By Samantha Dietel, Editor in Chief
I will likely be one of the few local teens participating in our American democracy on Tuesday.
The voter turnout of our nation’s youth has historically been lower than any other age group. It seems ironic that those in this cluster, who have nearly their entire lives ahead of them, should choose to leave their future in the hands of their elders. Considering that many young people continually choose not to vote, high schools should further their efforts to remind students of this principle.
Teachers have been emphasizing the importance of voting at the West Bend High Schools, where students are required to take a government class in order to graduate. In my Advanced Placement U.S. Government and Politics course, for example, we learn about the expansive web of government and how it plays a role in our lives. Essentially, any student taking that class should realize just how imperative it is to participate in government.
Additionally, a voter registration drive was also held at WBHS March 12, which provided eligible teens like myself the chance to register during any lunch period. Fliers were hung up around the school and announcements were given to promote the event.
Despite all of that, many of my peers do not seem to realize the weight of this democratic privilege. For example, I shared with one of my classmates last week that I had begun a countdown to Election Day. That classmate laughed and admitted that when she turns 18, she will be more concerned about getting a tattoo than voting. Unfortunately, this student is not alone in their viewpoint. Very few of my classmates share my enthusiasm toward interacting with our representative democracy in this way.
That might be in part due to a common feeling that an individual’s vote does not matter. A few years ago, I had thought that way—that my single vote would be worthless when considering the millions of others cast on Election Day. What difference would my vote really make? That thought process soon changed as my education progressed, of course, but it is likely that many young people have a similar way of thinking. They simply do not take our democracy seriously enough.
It may thus be necessary to reinforce the importance of voting among high school underclassmen in particular, not just the students that are already eligible to vote. Encouraging this practice outside of government classes, which are typically taken by sophomores and juniors at WBHS, might be key. If the importance of voting and registering to vote is emphasized enough among high school students, they may be more inclined to make those choices once they come of age. Classrooms are intended to be places where children learn how to think and act for themselves, which in turn makes them the ideal setting for discussions on political topics like voting. Therefore, these conversations could ideally fit into a variety of curriculums, like some history or English courses.
The upcoming spring election features a run for two open seats on the West Bend School Board. The end result will consequently have an impact on students in the district, and yet the only class that this has come up in so far has been my AP government class. Not every WBHS student is enrolled in a government course this year, so it is important that they receive some sort of exposure to the election from their other classes. This may encourage students to want to learn more about potential candidates.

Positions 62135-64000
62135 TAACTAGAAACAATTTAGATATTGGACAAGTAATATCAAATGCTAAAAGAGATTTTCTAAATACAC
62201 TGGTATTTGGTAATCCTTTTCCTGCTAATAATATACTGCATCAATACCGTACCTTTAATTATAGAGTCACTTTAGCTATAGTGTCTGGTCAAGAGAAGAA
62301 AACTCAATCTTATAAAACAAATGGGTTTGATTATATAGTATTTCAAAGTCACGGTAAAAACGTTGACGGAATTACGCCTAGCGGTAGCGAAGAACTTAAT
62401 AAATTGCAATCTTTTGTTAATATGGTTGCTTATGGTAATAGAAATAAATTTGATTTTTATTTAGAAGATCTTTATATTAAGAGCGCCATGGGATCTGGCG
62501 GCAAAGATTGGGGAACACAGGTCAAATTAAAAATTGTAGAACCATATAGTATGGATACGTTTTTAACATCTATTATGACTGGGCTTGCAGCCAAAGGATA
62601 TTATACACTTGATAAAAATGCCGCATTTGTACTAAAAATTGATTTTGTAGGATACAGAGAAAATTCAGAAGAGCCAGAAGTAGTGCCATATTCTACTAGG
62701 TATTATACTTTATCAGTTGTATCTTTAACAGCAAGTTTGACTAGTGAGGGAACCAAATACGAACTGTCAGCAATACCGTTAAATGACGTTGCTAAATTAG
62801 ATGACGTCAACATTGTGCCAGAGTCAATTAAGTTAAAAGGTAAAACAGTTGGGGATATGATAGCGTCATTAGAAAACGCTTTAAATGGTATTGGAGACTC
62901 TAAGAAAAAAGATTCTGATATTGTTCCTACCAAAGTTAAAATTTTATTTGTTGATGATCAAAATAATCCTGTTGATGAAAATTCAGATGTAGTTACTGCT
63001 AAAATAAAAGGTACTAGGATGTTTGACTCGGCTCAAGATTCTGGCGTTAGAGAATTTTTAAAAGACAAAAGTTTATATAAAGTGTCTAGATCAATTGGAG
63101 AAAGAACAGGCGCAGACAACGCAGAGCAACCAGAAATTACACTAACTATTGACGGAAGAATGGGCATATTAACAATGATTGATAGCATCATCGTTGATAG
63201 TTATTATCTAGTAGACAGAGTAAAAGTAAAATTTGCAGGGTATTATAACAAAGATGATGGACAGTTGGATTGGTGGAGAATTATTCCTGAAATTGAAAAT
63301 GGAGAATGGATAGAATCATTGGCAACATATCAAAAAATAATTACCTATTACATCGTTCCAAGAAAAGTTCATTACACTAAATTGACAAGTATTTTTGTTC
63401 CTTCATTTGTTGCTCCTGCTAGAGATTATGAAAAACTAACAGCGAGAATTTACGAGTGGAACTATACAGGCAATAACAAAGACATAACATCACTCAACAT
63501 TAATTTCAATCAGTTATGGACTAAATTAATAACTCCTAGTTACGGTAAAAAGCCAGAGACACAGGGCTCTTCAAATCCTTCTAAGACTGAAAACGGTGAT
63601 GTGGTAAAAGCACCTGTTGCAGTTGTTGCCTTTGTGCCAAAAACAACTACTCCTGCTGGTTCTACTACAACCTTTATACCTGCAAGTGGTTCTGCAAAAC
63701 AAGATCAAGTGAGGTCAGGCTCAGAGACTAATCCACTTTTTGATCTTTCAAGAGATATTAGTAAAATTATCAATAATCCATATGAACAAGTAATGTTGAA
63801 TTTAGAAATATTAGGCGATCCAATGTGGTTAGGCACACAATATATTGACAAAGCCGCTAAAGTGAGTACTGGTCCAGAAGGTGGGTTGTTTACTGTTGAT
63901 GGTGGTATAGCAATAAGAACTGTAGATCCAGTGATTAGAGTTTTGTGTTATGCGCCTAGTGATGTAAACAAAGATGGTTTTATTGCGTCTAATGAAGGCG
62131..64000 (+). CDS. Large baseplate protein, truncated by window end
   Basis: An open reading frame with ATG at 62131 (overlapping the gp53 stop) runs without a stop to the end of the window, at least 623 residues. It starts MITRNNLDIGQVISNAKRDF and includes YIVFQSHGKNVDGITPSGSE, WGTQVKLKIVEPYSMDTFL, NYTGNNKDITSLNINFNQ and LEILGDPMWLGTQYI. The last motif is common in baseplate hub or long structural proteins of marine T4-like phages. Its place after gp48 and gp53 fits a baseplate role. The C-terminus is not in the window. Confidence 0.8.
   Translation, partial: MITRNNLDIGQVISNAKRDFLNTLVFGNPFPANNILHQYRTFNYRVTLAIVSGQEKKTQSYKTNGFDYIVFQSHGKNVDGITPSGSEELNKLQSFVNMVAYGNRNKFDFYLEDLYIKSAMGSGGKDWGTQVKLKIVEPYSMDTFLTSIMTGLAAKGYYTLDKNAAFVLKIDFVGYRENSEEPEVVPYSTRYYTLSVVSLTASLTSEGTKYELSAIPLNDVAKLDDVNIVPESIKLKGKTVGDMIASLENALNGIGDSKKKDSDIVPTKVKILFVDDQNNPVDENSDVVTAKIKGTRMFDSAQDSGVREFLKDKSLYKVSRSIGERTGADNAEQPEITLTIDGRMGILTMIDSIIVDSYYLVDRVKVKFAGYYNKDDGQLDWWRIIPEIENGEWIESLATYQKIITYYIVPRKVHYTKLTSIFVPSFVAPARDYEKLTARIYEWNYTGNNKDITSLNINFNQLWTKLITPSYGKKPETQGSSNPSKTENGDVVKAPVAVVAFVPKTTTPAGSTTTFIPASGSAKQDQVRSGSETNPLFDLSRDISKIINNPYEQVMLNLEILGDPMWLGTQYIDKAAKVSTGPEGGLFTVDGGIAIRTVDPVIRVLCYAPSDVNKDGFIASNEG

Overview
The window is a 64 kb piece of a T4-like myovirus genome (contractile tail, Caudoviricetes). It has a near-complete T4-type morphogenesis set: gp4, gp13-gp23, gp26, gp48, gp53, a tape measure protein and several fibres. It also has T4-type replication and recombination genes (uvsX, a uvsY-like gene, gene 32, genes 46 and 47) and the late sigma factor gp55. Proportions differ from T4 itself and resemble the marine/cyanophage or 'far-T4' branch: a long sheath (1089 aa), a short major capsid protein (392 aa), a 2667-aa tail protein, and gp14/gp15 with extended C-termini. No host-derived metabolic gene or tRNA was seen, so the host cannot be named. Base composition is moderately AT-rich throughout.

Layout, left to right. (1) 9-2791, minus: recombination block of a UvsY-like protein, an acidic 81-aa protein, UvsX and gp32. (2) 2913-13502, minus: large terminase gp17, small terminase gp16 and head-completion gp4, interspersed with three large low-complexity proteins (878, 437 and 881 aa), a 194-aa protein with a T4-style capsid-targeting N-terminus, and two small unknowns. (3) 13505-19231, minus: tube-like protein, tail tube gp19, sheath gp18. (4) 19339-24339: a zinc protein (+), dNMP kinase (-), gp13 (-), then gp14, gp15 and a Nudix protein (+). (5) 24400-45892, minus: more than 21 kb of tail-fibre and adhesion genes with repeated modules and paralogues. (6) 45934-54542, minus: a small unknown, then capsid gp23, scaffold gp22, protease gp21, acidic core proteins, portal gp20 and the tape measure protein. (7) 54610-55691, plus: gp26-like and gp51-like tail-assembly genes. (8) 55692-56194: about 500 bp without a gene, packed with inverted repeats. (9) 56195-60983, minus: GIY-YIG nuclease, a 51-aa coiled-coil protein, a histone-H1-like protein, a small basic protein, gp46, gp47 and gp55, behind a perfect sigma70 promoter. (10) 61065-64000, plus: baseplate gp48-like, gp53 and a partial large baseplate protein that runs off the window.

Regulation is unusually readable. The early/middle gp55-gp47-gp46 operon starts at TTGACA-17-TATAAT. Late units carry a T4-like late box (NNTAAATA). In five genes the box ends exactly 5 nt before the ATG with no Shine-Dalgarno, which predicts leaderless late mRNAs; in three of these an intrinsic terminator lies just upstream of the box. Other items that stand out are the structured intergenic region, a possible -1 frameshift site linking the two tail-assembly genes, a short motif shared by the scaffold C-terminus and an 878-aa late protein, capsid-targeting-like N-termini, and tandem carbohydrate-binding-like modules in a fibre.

“It seems ironic that those who have their entire lives ahead of them should choose to leave their future in the hands of their elders.”
Voter turnout among young people has been on the rise, though, according to a story by Julie Beck and Caroline Kitchener in the Atlantic. This may have contributed to the spike in the general voter turnout at last year’s midterm elections, in which more than 47 percent of eligible voters participated on Election Day. Still, it is unsettling that about half of the able population—millions of Americans—would choose to ignore their constitutional freedom. This only exemplifies the need for voting to be further emphasized in schools. If more young people recognize this importance, they will hopefully carry that idea into future generations—and thus continue to heighten turnout rates. The higher those turnout rates, the stronger and healthier our democracy will likely be.
However, young voters also need to be informed. Navigating news sources for quality information is a necessary action before appearing at the polls. This means supporting authentic journalism and avoiding biased swamps that push particular political agendas. My AP government class stresses the value in keeping up with current events, just as my previous social studies courses did. Paying attention to local, national and global events is a crucial responsibility that young people need to continue developing in order to make their vote count.
Ultimately, young Americans should remember what has made our country distinctive since its founding nearly two and a half centuries ago: the United States was built on the idea of popular consent, which allows us the freedom to vote. We have a voice when many others in the world do not, and this is not something that should ever be taken for granted, especially by our youth. After all, we will shape and determine the future. If we are not in control, that future may turn out to be a very frightening place.
(Top image: Photo from the 2018 Women’s March in Missoula, Mo., used with permission via Wikimedia Commons.)
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